They Didn't Ask Me (dr_phil_physics) wrote,
They Didn't Ask Me

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Christmas in Foxhole-Heaven

          Christmas in Foxhole-Heaven
          by Dr. Philip Edward Kaldon

Tuesday 25 December 2863 (Earth Relative Time)
Battle Zone Three, Sector 17, Foxhole-H
North Continent, Balencia IV

     The heat of the day hadn’t really cut in yet.  But 
Corporal Trev Taylor was already too hot.  PFC Andrea Yu’s 
fatigues wore dark stains around the neck and under the 
arms.  Only Private Tony McConnell looked cool and relaxed 
hiding here in Foxhole-Heaven.  He claimed it was Zen 
training, the others just assumed he was cold-blooded.
     Something resembling a large stinging insect landed on 
Taylor’s bare arm, which he swatted away.  It fell on the 
damp ground by his feet -- a quick grind by the heel of his 
boot and it was gone.  Or at least encased in several 
centimeters of mud for a while.
     This wasn’t what they’d signed up for.
     Fleet Marines dropped planetside in their armored suits 
and stopped the bad guys from doing bad things by dint of 
their overwhelming technology.  But the SIG Cooperative on 
Balencia IV hadn’t read that part of the manual, apparently.  
It hadn’t been so much a matter of offering resistance to 
the Unified Star Fleet as a rout on the ground.
     So the four remaining Marines of Eagle Squad, 2011th 
Planetary Reconnaissance, lay hidden from view in a hastily 
dug out bunker -- Foxhole-H.  Their armored fighting suits 
sat off to the side, empty and dormant.
     The SIG had fooled everyone, amassing thousands of 
mines and armor penetrating missiles all of which honed in 
on the E-M emissions of the armor.  The Marines couldn’t 
move without attracting a hail of deadly fire.  Nor could 
they abandon their powerful suits and weapons.  It was a 
stalemate until Fleet could bring in enough tools to 
neutralize the mines and missiles.
     Their hidey hole brightened momentarily.  Taylor 
snatched up his auto rifle, but then relaxed.  It was Acting 
Sergeant Stu Hohn, back from creeping through the underbrush 
to Battalion.
     "What’s the news, Sarge?" Andrea asked.
     "Battalion’s got a new shipment of EETs.  Should be 
clearing out the SIG’s homing weapons in our sector pretty 
     "Good.  I’m tired of sleeping in an unpowered suit," 
Taylor said, getting up to check the seal of their trapdoor.
     "Gives you some protection if the SIGs come through 
that door," Stu pointed out.
     "Yeah, well I prefer the mission op where we have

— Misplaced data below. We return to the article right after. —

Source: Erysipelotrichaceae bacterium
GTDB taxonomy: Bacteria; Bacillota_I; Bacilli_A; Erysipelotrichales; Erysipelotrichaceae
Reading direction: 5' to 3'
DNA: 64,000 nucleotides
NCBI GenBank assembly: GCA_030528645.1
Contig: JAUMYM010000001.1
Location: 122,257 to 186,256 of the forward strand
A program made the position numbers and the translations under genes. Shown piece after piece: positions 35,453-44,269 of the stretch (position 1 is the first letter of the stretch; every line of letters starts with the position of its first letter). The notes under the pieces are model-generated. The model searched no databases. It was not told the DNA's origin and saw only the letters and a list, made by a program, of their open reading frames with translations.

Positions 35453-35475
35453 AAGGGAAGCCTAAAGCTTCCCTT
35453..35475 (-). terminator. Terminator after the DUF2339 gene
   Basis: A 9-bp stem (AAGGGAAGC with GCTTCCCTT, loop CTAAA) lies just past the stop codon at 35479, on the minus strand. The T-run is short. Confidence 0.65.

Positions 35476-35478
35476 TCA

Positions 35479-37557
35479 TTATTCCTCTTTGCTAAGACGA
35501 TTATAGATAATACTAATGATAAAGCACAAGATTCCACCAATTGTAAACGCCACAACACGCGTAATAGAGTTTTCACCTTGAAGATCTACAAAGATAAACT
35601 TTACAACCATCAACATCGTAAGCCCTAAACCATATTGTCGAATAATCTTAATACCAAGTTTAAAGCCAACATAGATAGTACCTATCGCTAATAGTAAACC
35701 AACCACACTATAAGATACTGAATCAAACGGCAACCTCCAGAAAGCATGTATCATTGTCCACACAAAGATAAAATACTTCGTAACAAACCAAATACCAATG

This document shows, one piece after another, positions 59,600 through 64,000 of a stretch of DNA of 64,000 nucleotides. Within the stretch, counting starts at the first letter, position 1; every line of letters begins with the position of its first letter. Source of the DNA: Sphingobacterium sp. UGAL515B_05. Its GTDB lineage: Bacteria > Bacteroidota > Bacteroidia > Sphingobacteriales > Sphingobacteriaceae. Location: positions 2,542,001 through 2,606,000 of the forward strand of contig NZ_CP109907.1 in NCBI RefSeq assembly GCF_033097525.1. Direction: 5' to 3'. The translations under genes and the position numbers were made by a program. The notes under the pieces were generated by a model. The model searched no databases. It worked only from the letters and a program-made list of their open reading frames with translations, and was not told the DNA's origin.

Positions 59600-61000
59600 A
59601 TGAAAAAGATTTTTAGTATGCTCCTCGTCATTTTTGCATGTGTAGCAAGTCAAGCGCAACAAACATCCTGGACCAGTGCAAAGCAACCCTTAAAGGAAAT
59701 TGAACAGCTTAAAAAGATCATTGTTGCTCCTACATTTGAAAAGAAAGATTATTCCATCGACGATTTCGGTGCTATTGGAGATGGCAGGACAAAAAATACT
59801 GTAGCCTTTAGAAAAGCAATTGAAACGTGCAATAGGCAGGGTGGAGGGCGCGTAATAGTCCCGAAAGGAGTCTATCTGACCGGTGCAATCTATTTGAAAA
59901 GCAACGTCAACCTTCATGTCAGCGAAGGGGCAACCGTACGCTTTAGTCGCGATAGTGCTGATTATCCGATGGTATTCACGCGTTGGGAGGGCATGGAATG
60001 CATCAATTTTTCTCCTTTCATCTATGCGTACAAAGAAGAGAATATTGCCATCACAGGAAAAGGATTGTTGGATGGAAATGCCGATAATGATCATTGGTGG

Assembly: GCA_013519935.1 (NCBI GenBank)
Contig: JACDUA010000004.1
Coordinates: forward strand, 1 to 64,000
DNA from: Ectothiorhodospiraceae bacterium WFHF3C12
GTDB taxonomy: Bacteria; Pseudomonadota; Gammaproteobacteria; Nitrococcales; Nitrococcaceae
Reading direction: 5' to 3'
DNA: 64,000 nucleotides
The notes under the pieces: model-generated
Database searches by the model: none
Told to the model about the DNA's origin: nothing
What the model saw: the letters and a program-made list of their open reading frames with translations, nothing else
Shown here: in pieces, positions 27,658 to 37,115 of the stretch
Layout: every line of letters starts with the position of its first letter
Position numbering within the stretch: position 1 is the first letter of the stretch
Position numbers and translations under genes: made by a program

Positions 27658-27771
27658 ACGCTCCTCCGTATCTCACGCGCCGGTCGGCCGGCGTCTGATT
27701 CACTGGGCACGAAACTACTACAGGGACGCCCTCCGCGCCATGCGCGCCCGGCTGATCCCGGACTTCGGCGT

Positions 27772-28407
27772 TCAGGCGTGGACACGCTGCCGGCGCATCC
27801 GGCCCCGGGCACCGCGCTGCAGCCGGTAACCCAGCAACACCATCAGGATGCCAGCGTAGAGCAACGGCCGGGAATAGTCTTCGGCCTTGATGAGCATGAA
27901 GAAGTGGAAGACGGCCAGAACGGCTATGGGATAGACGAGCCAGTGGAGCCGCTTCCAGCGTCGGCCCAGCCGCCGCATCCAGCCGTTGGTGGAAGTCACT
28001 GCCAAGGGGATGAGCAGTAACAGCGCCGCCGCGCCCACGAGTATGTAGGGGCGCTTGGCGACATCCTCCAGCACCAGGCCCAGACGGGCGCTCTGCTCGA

overwhelming force and restore peace and order in a matter 
of hours or days -- not weeks and months."
     "Cheer up.  Brought a new round of ration packs."
     "Thanks," Taylor said, without much enthusiasm.  The 
low-residue bars were designed not to give away their 
position.  That pretty much ruled out any hint of taste.
     "Come on, it’s your Christmas dinner."
     "It’s Christmas back on Earth -- as of 0517 hours 
local," Stu said.
     "You powered up to check?" Taylor got concerned.  "Or 
did you get a datafeed at Battalion?"
     "Naw."  He held up a wrist.  "Great-great-great-
grandfather’s Rolex Galaxy -- all mechanical.  Dual 
calendars.  Earth Relative Time as well as setting it for 
the local twenty-eight hour forty-seven point three minute 
     "You’ve been holding out on us."
     "Just about Christmas.  I’ve been tracking when that 
would come."
     "Well, then," Taylor said, sitting back down.  "Merry 
Christmas, Sarge."
     "Yes, Merry Christmas," Andrea and Tony added.
     Halfway through their dry, tasteless ration bars, their 
quiet holiday celebration was interrupted by a vibration, 
which quickly evolved into a rhythmic shaking.
     "What the hell was that?" Taylor whispered as he geared 
up for battle.
     "Oh yeah, there was one more thing," Stu said, standing 
up unconcerned.  "The 533rd is here with stealth non-
electronic armor.  They’ll give us cover and we can get out 
of here."
     "What?  You bastard!" Taylor yelled.
     Stu mounted into his armor and powered it up, just as 
their cover was lifted up by a friendly armored Marine.
     "Merry Christmas, guys," Stu said.  "Saddle up and move 
on out."
     Then the acting sergeant snapped his visor shut and 
left.  The other three scrambled into their armor, cleared 
out their gear and followed him.
     Freedom.  Daylight.  It was the best Christmas present 
Trev Taylor had ever gotten.

Dr. Phil
Tags: christmas, dr phil stories, holidays, science fiction

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